March 22 2010
Carrie L. Lukas
Spring is in the air. Americans are removing coats, walking into the sunshine, admiring budding flowers. Unfortunately, they'll have to return inside, descend into poorly lit basements or cramped home offices, and get to work preparing taxes to meet the looming April 15.
No one enjoys paying taxes. The average American taxpayer loses about 30 percent of his or her income to federal, state, and local taxes-that are a greater share of income than is spent on food, clothing, and housing combined. http://www.taxfoundation.org/files/sr165.pdf
Yet it's not just the money that we lose to taxes that makes paying them such a burden. Complying with the mind-numbingly complex tax code is itself a cost for millions of Americans. We lose more of our time, spend more of our money, and expend more of our energy worrying about how to make sense of all the paperwork and ensure that we aren't accidentally breaking laws or giving Uncle Sam more of our hard-won earnings than we have to.
The National Taxpayers Union estimated that in 2009 Americans spent 3.8 billion hours complying with income tax laws. That was 200 million more hours than just the year before. The cost of all this time was an estimated $110 billion. In other words, if people could have put those hours to productive use-instead of going blind filling out pages of fine-print forms-our economy would have been bigger and our standard of living higher. http://www.ntu.org/news-and-issues/taxes/income-tax/a-taxing-trend-the-rise-in-tax-complexity.html
The lost time wasn't the only expense born by American taxpayers. In addition to this lost time, Americans paid out of pocket nearly $30 billion for help in preparing their taxes, from software programs to tax preparation professionals. That's a little more than $200 for the average taxpayer. Two hundred dollars may not sound like much, but at a time when so many Americans are struggling to make ends meet, facing major declines in their housing values and savings, who can afford to spend money like this?
Politicians regularly lament the sorry state of our tax code. Last year on tax day, President Obama pledged "we'll make it easier, quicker and less expensive for you to file a return, so that April 15th is not a date that is approached with dread every year." http://online.wsj.com/article/SB123980697575621155.html President George W. Bush made similar promises. http://www.washingtonpost.com/wp-dyn/articles/A57466-2004Sep2.html Yet instead of solving the problem, our tax code is only getting more complex. The average compliance time for an individual taxpayer has climbed from 25.4 hours five years ago, to 26.4 hours as of last year. That's an extra hour of our lives lost to filing out taxes thanks to policymakers continuing each year to make the process even more confusing and complex.
Of course, the individual tax code creates the most obvious burden for individual taxpayers. Yet the equally complex corporate tax system also levies real costs on average American citizens. Last year, the National Taxpayers Union estimated that compliance costs alone would take $159.4 billion from American corporations. That's around half of what those companies had to pay in taxes, a startling statistic, attesting to the corporate tax code's incredible inefficiency. Think about it: for every dollar the government raises in revenue from corporations, companies have to pay out more than $1.50. Surely policymakers can do better.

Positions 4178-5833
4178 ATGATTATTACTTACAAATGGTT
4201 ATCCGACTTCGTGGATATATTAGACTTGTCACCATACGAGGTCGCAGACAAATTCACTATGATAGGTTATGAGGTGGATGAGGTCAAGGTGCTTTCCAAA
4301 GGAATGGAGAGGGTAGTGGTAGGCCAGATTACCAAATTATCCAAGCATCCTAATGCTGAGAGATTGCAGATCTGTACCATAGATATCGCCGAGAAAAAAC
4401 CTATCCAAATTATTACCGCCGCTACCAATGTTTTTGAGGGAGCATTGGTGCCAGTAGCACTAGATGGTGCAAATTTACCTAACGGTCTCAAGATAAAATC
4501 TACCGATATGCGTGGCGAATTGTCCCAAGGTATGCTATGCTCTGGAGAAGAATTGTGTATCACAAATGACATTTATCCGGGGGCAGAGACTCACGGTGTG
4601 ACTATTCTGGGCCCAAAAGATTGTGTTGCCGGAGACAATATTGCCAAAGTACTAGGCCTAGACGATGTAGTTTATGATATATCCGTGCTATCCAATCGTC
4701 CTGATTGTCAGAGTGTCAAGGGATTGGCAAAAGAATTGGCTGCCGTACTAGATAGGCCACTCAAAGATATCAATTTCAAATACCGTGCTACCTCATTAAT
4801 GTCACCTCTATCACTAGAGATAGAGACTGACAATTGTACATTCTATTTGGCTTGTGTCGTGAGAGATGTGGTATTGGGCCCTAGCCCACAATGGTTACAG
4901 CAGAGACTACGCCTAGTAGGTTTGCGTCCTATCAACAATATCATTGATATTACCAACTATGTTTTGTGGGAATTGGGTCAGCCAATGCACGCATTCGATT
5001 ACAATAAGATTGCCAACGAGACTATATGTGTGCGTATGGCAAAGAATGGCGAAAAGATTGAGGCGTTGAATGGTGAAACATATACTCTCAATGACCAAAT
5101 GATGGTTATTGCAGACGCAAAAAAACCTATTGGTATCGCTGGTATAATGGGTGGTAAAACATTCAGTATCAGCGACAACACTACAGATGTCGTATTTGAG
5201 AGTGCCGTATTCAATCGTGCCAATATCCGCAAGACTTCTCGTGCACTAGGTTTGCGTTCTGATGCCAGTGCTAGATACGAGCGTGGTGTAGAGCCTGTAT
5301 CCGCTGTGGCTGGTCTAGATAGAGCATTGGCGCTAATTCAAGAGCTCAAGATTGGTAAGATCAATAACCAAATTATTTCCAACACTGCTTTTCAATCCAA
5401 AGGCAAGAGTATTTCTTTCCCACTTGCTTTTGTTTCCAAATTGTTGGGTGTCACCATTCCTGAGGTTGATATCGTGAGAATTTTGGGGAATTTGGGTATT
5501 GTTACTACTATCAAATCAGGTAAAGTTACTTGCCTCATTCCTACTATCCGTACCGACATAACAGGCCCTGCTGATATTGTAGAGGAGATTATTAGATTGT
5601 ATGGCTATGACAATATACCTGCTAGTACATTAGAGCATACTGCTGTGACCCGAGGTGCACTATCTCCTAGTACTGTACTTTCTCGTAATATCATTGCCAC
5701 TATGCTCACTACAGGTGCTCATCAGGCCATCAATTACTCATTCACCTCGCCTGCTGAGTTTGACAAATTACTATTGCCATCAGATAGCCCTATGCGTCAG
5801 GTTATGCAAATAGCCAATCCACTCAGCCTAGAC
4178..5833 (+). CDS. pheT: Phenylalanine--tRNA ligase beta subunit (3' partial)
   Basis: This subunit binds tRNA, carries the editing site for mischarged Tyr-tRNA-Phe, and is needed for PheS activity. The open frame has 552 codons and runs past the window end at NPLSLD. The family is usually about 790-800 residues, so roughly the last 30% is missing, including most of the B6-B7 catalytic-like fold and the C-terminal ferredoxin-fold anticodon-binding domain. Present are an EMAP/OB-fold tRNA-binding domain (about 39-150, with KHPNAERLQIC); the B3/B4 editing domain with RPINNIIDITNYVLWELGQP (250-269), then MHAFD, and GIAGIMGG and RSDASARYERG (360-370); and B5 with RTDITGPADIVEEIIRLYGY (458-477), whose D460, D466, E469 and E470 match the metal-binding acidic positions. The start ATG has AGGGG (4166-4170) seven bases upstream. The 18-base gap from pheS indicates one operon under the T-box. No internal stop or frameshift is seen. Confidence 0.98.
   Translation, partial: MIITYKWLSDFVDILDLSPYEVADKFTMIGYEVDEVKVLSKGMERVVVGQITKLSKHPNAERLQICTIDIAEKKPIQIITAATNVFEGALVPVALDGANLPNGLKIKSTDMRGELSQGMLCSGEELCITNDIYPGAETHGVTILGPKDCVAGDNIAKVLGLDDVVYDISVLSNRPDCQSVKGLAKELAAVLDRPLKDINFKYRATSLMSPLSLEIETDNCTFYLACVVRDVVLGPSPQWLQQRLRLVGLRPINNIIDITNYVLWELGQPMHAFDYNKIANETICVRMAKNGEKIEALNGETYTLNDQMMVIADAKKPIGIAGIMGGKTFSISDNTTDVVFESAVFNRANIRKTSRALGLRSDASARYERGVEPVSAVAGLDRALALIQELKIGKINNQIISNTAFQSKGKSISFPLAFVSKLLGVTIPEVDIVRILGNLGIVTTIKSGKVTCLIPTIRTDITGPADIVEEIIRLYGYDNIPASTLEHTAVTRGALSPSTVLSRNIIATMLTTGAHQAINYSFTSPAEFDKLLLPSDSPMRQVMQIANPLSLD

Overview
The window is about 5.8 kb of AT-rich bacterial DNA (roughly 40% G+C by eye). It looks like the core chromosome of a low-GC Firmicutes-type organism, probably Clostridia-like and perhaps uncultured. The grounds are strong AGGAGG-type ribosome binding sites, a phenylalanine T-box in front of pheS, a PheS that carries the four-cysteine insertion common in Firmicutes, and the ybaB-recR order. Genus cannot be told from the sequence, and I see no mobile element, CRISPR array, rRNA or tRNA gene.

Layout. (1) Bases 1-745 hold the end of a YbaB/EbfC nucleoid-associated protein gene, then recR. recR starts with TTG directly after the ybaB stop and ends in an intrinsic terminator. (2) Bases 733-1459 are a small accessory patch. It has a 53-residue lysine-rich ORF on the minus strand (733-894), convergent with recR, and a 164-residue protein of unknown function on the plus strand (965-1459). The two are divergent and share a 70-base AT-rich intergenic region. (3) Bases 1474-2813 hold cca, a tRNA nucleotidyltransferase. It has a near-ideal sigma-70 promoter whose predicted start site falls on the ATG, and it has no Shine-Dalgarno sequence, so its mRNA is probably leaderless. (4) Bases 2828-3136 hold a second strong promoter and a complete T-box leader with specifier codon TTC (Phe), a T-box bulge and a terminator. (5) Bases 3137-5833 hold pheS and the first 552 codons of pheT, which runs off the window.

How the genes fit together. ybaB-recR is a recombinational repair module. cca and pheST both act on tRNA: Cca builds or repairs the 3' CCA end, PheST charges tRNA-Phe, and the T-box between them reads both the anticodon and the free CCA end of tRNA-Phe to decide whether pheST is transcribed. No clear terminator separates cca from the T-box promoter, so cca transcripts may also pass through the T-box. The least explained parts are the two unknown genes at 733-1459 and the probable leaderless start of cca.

Often, people shrug off the importance of corporate tax reform. Corporations have lots of money, the thinking goes. Better for them to bare a larger share of the tax burden to spare average families. Yet in reality it's everyday consumers who end up paying corporate taxes. The money corporations send to the government (and that they pay to lawyers and tax preparers to make sure that they all complying) has to come from somewhere. Companies pass on those costs to consumers by charging higher prices on products and services. Workers receive lower wages and have fewer job opportunities. As a company becomes less profitable, it becomes a less valuable investment, leaving shareholders worse off. As we learned all too well during the recent financial crisis, it isn't just the rich who are hurt when stock values go down: everyone who has a 401k or other retirement account, including public pension systems, is affected.
With the federal government facing trillion dollar annual deficits, Congress is unlikely to pursue tax cuts anytime soon. Yet surely they can explore ways to simplify the tax code to reduce the dead weight loss - that's the economic term for all the time and money wasted on compliance - even while keeping the tax code revenue neutral.
Americans shouldn't have to pay nearly a third of their income in taxes. That's just too much. And certainly we shouldn't also lose a day of our lives in process of turning over so much of our money. It's time for tax reform so that the American people can get back to enjoying the spring.